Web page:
David Swensen explains the investing world (and bashes Jim Cramer)

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The early (internal) versions of that list of the 25 People to Blame for the Financial Crisis included Yale University chief investment officer David Swensen (it was Barbara’s brilliant idea). Not because Swensen’s a bad guy—by all accounts he’s a great guy, and a brilliant investor. But so many less-talented endowment and pension fund managers tried to emulate his alternative-investments-heavy approach in recent years that they helped create a bubble in alternative investments (hedge funds and private equity, mainly).

Anyway, my friend Marc Gunther, who wrote a great profile of Swensen for Yale’s alumni magazine five years ago (Marcia Vickers also wrote a great one for Fortune around the same time that I sorta kinda helped edit) , has a new Q&A with the man. It’s in the Yale Alumni Magazine again, which helps explain why it fails to delve into the important question of whether Swensen is in fact one of the 25 people to blame for the financial crisis. But it’s still very interesting. The mild-mannered Swensen bashes Jim Cramer (a Harvard man, natch):

Jim Cramer exemplifies everything that’s wrong with the advice — and I put advice in quotation marks — that is given to individual investors. Investing is a serious business. We’re talking about retirement security of American citizens, and he turns it into a game. It’s a game where his listeners lose. It’s ridiculous. These high-turnover, rapid trading strategies enrich the brokers. If you look at Jim Cramer’s approach on an after-fee, after-tax basis, the individual doesn’t have a chance.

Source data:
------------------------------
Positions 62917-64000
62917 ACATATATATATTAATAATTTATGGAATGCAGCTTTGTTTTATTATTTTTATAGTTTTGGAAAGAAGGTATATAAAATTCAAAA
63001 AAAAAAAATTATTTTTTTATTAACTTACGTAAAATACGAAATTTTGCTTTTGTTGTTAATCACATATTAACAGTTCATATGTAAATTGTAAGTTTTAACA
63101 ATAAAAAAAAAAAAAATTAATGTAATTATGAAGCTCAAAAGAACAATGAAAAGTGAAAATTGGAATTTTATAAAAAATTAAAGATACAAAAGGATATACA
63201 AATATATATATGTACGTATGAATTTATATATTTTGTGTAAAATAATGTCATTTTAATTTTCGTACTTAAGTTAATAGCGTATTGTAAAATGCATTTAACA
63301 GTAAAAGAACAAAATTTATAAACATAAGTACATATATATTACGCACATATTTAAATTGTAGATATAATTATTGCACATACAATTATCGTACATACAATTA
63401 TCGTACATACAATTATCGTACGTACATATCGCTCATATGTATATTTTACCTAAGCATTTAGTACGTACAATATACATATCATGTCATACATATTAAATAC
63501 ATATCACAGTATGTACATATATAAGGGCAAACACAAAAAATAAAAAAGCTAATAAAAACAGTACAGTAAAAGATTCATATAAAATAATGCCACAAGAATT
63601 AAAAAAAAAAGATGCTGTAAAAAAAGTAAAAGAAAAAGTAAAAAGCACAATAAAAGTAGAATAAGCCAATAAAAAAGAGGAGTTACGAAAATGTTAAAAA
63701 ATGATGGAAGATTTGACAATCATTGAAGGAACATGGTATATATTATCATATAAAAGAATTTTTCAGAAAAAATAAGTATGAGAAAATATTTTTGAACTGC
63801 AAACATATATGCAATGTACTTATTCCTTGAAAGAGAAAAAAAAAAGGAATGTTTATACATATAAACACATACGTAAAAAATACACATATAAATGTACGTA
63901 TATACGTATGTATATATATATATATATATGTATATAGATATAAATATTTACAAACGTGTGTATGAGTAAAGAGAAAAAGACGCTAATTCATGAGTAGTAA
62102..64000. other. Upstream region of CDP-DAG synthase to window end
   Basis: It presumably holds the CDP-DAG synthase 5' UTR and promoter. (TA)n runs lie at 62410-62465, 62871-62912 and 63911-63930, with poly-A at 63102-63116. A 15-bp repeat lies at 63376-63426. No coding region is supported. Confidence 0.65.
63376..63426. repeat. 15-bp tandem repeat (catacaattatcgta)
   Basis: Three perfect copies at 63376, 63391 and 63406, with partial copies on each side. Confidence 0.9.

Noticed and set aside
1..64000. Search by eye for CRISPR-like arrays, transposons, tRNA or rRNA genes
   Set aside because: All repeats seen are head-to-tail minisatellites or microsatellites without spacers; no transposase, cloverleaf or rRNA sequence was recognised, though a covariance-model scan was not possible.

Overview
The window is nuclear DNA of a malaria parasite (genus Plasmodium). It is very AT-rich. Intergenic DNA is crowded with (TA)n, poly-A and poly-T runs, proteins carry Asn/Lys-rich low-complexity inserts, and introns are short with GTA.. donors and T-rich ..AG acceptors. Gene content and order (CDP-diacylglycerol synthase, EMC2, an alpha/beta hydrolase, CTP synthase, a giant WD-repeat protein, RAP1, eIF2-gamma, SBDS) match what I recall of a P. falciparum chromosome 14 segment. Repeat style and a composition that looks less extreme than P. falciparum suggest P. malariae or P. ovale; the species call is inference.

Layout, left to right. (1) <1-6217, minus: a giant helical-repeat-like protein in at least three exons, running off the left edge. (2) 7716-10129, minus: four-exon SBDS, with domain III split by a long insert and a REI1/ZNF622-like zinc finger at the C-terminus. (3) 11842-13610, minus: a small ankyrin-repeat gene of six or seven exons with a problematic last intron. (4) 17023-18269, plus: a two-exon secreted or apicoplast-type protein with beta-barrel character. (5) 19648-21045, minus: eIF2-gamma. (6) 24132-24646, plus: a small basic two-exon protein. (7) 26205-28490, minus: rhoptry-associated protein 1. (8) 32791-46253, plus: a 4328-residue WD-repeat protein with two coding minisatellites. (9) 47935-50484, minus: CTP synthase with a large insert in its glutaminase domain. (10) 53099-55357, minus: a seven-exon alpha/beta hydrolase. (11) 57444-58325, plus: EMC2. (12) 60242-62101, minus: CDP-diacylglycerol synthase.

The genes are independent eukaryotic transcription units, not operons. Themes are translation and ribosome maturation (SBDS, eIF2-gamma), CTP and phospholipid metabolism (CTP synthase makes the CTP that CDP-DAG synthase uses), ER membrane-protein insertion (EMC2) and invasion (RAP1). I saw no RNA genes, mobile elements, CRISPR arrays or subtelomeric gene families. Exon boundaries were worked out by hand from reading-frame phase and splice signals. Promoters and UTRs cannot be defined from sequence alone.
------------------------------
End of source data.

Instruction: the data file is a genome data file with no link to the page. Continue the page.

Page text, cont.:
And the man who invented the swap in his pre-Yale days at Salomon Brothers also says complex debt securities are for suckers (apparently he’s been saying this for a while):

People on Wall Street who are structuring these securities are more sophisticated than the people to whom they are selling them. With that kind of dynamic, when really smart, highly compensated, very clever people are on one side of the trade, and less highly compensated, less clever people are on the other side, you know who’s going to end up in the soup.